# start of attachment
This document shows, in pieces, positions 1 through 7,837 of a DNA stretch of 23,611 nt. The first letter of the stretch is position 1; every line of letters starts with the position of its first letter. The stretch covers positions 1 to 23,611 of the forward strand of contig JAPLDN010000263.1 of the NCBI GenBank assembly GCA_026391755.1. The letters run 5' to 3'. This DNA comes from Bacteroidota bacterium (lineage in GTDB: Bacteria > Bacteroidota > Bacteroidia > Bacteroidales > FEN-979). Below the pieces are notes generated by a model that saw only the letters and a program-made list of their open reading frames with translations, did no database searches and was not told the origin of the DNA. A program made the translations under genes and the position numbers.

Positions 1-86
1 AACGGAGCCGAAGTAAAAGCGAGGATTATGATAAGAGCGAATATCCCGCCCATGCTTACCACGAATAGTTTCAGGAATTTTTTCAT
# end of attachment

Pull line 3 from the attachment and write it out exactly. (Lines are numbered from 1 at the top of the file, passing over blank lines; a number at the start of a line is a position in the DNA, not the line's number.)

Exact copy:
1 AACGGAGCCGAAGTAAAAGCGAGGATTATGATAAGAGCGAATATCCCGCCCATGCTTACCACGAATAGTTTCAGGAATTTTTTCAT